6/14/2022 8:51 am  #20


Re: Finding Firsts

First comic. This obviously requires qualifiers, and may end up needing to be split into subcategories. I think we have to require it tells its narrative in a mostly illustrated manner (so as to eliminate books that include a few illustrations amidst otherwise text tales), but also has to definitely be telling some sort of story in some capacity. 
That said:
First illustration which may be trying to convey a story of some variety: Arguably some cave paintings may be recordings of hunts and the like. The oldest known is over 64,000 years old, found in Maltravieso cave, Cáceres, Spain. 
The oldest one which looks like it might be telling a tale of a pig hunt is 43,900 years old and was found in caves in the Maros-Pangkep karst of South Sulawesi, Indonesia.
The Bayeux Tapestry, constructed somewhere between 1066 (as it depicts events from that year) and 1476 (the oldest known written mention of it), arguably has a stake in the game, as it tells an illustrated history of the Norman invasion of England by William the Conqueror, and includes some text alongside the figures. It's definitely telling a tale in mostly pictures with some text.
The Glasgow Looking Glass, 1825-1826, is currently the oldest known mass produced publication to tell stories in illustrated form, even including word balloons to show character dialogue, and so is arguably the first comic in (close-to) modern form. 
 

 

9/11/2022 3:29 am  #21


Re: Finding Firsts

Some possibly very specific firsts.

First story (any medium) to make sunlight fatal to vampires.
This is generally ascribed to 1922's Nosferatu. Prior to this sunlight had been stated as weakening a vampire's powers (cf the original Dracula novel), but not killing them. 

And while the above is fairly well known (and hopefully accurate), one I only heard about yesterday:
First account to claim that werewolves are vulnerable to silver, and first account to link their transformations to the moon, AND first account to say being bitten by a werewolf is how you become a werewolf? While I'd assumed that all of these came from perhaps different but centuries old legends of the beasts, allegedly all three actually originate with Universal's The Wolfman in 1941.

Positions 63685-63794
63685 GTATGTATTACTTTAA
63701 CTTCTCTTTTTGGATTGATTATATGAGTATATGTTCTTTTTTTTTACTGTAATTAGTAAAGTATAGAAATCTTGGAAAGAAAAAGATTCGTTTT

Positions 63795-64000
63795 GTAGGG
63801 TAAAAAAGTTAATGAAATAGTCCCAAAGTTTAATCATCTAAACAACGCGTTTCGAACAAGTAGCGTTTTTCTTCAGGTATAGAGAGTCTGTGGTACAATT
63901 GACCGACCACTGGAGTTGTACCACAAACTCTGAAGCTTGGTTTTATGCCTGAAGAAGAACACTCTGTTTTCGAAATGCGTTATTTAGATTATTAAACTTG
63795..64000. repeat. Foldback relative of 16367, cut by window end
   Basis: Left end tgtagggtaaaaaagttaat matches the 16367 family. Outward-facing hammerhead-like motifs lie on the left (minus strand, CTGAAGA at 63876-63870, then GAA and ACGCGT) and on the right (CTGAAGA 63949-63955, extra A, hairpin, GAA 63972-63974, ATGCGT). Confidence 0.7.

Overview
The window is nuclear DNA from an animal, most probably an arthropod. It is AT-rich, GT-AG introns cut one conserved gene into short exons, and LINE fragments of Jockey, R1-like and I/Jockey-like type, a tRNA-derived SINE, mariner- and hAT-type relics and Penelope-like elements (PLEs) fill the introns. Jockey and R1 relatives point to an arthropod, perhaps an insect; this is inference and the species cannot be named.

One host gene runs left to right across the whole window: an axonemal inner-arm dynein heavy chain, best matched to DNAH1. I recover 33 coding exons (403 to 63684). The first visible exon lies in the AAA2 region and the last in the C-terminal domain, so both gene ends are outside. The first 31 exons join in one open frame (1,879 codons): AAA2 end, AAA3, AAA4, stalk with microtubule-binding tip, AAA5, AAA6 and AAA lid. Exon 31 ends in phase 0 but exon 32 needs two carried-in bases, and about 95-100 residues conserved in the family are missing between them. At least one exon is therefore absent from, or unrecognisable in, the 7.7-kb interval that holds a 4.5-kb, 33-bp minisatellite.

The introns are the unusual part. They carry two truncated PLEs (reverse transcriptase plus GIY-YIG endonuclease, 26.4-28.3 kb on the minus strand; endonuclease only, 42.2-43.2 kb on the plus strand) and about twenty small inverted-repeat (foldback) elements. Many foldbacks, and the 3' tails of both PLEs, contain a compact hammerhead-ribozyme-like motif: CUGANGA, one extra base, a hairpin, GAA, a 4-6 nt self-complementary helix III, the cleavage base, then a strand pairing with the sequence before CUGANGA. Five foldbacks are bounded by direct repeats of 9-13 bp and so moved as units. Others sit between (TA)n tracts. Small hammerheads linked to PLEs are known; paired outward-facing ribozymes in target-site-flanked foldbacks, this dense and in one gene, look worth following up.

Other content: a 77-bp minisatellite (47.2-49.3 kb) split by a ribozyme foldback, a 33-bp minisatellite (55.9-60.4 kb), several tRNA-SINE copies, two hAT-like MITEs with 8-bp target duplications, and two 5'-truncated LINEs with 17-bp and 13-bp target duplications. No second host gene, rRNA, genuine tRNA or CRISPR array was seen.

9/11/2022 2:59 pm  #22


Re: Finding Firsts

Loki wrote:

Some possibly very specific firsts. First story (any medium) to make sunlight fatal to vampires.This is generally ascribed to 1922's Nosferatu. Prior to this sunlight had been stated as weakening a vampire's powers (cf the original Dracula novel), but not killing them.  And while the above is fairly well known (and hopefully accurate), one I only heard about yesterday:First account to claim that werewolves are vulnerable to silver, and first account to link their transformations to the moon, AND first account to say being bitten by a werewolf is how you become a werewolf? While I'd assumed that all of these came from perhaps different but centuries old legends of the beasts, allegedly all three actually originate with Universal's The Wolfman in 1941.

Found this on TVTropes:
"There are references to the use of silver against werewolves as far back as in the 18th century or more. Back then silver was considered effective against all sorts of evil entities, and wasn't absolutely necessary in disposing them. In fact there are stories of using silver against them that go back to the 16th century, and possibly earlier, it merely wasn't that common until recently when this film [The Wolfman] made it popular."

And here's a quote from 1840:
"Two hundred years ago for a time there was a frightfully large number of werewolves in the city of Greifswald. They were especially prevelant in Rokover Street. From there they attacked anyone who appeared outside of their houses after eight o'clock in the evening. At that time there were a lot of venturesome students in Greifswald. They banded together and one night set forth against the monsters. At first they were powerless against them, until finally the students brought together all of the silver buttons that they had inherited, and with these they killed the werewolves." Source: J. D. H. Temme, Die Volkssagen von Pommern und Rügen (Berlin: In der Nicolaischen Buchhandlung, 1840), no. 259, p. 308.

Wikipedia states that links to the moon can occasionally be found in European werewolf myths:
"In Italy, France and Germany, it was said that a man or woman could turn into a werewolf if he or she, on a certain Wednesday or Friday, slept outside on a summer night with the full moon shining directly on his or her face."
And from Hungary: "The transformation usually occurred during the winter solstice, Easter and a full moon."
However, "along with the vulnerability to the silver bullet, the full moon being the cause of the transformation only became part of the depiction of werewolves on a widespread basis in the twentieth century."

The Nosferatu attribution appears to be completely accurate.

Last edited by zuckyd1 (9/11/2022 3:01 pm)

 

Board footera

 

Powered by Boardhost. Create a Free Forum